Handbook on International Sports Law
Show Less

Handbook on International Sports Law

Edited by James A.R. Nafziger and Stephen F. Ross

This Handbook presents a comprehensive collection of essays by leading scholars and practitioners in the burgeoning field of international sports law.
Buy Book in Print
Show Summary Details
You do not have access to this content

Chapter 12: Competition Law and Labor Markets

Stephen F. Ross


Stephen F. Ross 1. INTRODUCTION Shortly after the first professional sports league (Baseball’s National League) was created in 1876, and years before enactment of the Sherman Antitrust Act, baseball’s founders openly admitted that the principal justification for agreements among clubs to restrain competition for players was the desire to hold down salaries and increase profits. After the enactment of federal legislation subjecting antitrust violators to liability for treble damages, baseball officials changed their tune, arguing that labor restraints were essential to promote competitive balance among the teams.1 Since then, there has been an ongoing debate about the proper application of competition law to labor market restraints.2 Competition law can constrain the ability of sports leagues to restrain trade in the market for player services. Many sports leagues have market power in both labor and output markets. Where such power exists, restraining competition inter sese is likely to yield monopsony profits. Imposing contract terms that limit the ability of players to be employed elsewhere has the potential to exclude a sports league’s potential rivals. Even if these schemes harm the consumer attractiveness of their product, the lack of reasonable substitutes for sports fans means that ‘market retribution will [not] be swift.’3 At the same time, well-organized sports competitions may find that imposing some fetters on a wholly competitive labor market improves the quality and public appeal of their product. Courts have accepted the potential need to restrain trade to promote competitive balance as one such justification,...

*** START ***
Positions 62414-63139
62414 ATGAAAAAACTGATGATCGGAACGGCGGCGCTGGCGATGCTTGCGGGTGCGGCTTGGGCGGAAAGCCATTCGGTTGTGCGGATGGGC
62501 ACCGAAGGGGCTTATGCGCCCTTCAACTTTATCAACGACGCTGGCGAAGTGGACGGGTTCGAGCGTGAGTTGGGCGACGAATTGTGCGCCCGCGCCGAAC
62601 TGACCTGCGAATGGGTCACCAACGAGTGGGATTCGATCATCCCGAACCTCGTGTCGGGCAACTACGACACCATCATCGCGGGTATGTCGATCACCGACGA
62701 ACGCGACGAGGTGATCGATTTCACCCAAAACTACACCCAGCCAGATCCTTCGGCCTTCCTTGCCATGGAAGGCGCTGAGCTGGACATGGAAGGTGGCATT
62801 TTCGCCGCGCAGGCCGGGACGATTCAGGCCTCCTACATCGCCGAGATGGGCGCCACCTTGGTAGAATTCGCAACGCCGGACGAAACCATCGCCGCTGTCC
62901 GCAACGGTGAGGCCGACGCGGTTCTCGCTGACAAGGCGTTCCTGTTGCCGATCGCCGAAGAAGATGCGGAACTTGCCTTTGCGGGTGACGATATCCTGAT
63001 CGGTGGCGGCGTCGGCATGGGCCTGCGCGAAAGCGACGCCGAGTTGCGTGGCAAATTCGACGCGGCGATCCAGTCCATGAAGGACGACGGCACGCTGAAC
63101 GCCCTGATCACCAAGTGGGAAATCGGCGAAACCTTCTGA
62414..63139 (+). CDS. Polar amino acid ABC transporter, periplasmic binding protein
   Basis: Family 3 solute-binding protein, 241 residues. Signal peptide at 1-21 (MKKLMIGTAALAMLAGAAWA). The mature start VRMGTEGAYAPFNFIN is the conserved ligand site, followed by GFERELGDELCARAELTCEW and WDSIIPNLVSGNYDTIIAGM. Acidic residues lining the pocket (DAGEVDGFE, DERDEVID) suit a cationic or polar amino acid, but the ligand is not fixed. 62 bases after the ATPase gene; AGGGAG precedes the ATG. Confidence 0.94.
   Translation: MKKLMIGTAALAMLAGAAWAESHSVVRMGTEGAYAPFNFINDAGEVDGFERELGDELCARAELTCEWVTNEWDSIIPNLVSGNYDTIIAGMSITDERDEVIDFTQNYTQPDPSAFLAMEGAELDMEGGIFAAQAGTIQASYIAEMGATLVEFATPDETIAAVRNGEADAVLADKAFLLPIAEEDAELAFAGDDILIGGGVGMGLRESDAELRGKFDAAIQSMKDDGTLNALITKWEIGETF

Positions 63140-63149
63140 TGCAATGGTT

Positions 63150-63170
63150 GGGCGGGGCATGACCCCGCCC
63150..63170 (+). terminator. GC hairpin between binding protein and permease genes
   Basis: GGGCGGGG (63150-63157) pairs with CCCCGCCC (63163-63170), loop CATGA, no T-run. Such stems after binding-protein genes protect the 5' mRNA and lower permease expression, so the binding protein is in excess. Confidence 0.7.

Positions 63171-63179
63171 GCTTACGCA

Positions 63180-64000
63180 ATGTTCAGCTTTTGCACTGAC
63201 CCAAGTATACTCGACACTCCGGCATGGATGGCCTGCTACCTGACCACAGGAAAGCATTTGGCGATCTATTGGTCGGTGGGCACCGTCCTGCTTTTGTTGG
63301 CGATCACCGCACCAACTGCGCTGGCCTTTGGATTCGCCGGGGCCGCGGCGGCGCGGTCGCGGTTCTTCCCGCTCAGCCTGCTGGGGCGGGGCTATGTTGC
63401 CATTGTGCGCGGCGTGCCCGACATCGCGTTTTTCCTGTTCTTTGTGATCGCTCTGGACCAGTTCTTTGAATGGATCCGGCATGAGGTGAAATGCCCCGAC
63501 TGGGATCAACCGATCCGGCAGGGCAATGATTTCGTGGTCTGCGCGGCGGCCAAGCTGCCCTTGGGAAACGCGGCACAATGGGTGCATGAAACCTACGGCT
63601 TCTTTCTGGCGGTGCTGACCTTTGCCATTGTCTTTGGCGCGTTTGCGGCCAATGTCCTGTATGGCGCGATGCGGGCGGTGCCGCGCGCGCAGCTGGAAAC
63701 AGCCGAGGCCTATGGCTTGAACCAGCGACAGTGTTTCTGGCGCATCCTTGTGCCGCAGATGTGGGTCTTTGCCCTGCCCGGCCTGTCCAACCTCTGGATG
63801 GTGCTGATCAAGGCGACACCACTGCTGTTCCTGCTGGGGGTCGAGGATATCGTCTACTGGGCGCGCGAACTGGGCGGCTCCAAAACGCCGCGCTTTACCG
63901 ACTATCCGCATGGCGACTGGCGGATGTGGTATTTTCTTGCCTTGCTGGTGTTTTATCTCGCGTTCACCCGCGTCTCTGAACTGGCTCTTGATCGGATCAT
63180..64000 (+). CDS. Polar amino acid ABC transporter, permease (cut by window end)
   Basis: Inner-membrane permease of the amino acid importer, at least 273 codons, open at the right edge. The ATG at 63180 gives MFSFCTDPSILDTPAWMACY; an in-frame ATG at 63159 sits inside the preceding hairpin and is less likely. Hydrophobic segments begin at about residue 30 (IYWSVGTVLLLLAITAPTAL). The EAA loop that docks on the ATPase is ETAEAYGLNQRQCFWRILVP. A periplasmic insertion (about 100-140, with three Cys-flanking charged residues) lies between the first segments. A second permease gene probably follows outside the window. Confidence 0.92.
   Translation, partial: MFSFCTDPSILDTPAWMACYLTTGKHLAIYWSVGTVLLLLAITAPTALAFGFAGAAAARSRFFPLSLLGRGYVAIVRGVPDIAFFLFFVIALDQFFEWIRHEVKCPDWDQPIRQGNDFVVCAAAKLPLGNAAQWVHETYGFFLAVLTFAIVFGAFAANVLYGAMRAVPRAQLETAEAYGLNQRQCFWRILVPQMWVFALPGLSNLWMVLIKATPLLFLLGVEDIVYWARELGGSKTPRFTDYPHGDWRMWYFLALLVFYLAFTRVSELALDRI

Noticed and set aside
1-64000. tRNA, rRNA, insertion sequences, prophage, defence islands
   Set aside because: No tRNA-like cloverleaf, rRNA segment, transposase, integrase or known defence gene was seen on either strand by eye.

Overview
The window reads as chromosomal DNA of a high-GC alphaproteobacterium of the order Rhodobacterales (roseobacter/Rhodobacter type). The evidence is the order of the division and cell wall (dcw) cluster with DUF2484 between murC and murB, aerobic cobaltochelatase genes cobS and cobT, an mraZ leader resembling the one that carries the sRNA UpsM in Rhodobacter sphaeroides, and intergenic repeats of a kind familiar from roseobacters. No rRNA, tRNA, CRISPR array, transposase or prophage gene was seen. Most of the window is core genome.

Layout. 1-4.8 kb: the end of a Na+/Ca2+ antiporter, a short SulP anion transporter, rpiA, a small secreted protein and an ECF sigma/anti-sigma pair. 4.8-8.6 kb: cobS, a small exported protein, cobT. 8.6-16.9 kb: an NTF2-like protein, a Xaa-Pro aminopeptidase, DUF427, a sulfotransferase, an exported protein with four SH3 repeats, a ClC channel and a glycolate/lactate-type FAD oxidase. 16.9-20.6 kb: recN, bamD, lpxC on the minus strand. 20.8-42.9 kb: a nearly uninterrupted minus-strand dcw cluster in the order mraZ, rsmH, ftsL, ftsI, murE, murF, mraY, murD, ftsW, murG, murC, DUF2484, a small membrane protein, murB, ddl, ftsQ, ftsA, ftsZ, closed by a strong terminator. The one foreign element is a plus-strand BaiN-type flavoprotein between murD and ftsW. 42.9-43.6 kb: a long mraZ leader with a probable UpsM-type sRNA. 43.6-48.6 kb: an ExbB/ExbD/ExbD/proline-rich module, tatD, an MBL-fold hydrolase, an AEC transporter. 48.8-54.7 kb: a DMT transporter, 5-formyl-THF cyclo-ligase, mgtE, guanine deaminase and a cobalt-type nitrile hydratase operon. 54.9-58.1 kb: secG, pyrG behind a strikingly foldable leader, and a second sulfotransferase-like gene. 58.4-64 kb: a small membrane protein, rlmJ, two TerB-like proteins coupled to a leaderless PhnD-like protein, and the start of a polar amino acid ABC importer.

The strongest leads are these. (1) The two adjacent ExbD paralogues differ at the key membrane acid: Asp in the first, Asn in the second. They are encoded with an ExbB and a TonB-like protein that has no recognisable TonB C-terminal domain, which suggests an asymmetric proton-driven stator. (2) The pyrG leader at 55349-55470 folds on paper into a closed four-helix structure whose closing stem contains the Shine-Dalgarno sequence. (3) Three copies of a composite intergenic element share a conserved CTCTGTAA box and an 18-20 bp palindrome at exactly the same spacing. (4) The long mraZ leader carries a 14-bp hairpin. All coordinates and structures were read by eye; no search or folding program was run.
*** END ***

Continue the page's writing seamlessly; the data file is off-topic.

You are not authenticated to view the full text of this chapter or article.

Elgaronline requires a subscription or purchase to access the full text of books or journals. Please login through your library system or with your personal username and password on the homepage.

Non-subscribers can freely search the site, view abstracts/ extracts and download selected front matter and introductory chapters for personal use.

Your library may not have purchased all subject areas. If you are authenticated and think you should have access to this title, please contact your librarian.

Further information

or login to access all content.